Lars Von Trier has a lot to apologize for. His movies are provocative, politically incorrect, and other euphemisms for "offensive." His latest Melancholia, recently premiered at Cannes to mostly good reviews - a chunk of good he wasted no time in plowing through when during a press conference he referred to himself as a "Nazi." Here's a quote from the press conference, in which Von Trier does his best Mel Gibson impersonation:
"For a long time I was a Jew and I was happy to be a Jew, then I met Susanne Bier [fellow Danish director and this year's Oscar winner for Best Foreign Language Film] and I wasn't so happy. But then I found out I was actually a Nazi. My family was German. That also gave me pleasure. What can I say? I understand Hitler. I sympathize with him a bit. I don't mean I'm in favor of World War II and I'm not against Jews, not even Susanne Bier. In fact I'm very much in favor of them. All Jews. Well, Israel is a pain in the ass [pause] ... How can I get out of this sentence? OK, I'm a Nazi."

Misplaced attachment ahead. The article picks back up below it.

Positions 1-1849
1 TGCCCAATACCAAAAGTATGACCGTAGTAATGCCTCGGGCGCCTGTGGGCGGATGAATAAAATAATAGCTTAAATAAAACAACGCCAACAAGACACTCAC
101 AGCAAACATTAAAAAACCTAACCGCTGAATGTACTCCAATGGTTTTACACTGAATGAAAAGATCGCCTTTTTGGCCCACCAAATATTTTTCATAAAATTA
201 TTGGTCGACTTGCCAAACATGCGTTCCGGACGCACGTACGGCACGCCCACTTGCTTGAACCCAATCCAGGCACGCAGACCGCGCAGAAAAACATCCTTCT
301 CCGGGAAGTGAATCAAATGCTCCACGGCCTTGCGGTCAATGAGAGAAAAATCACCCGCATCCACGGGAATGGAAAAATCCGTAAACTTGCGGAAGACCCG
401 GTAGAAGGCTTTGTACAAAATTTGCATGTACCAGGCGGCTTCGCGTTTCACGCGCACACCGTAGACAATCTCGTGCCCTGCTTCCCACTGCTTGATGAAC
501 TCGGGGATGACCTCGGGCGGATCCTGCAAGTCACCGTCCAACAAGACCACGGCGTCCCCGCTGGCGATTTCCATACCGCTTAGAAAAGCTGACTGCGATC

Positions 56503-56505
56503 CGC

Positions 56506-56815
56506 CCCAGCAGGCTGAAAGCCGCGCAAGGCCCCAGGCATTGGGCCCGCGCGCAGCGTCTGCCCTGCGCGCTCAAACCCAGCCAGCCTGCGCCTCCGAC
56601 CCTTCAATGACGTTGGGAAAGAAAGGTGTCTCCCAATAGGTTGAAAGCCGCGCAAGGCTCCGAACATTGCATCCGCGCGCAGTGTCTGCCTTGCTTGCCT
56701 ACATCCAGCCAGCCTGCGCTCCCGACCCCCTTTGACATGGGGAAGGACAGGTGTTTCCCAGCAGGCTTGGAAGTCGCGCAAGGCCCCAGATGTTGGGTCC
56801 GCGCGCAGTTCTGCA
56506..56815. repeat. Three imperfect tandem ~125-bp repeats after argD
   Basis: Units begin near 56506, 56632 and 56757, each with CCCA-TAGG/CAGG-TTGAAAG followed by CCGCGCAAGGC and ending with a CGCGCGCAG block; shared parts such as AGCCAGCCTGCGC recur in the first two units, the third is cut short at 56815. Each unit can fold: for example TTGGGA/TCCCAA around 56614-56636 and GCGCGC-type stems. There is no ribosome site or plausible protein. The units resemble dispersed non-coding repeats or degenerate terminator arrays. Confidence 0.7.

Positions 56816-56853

This caused the predictable uproar, with the heads of the Cannes Film Festival demanding an explanation. So, in probably the most surprising development of this story, Von Trier has actually apologized:
"If I have hurt someone this morning by the words I said at the press conference, I sincerely apologize. I am not anti-semitic or racially prejudiced in any way, nor am I a Nazi."

Von Trier was then quoted as saying "don't have a cow, man!" before speeding off on his skateboard. (Deadline)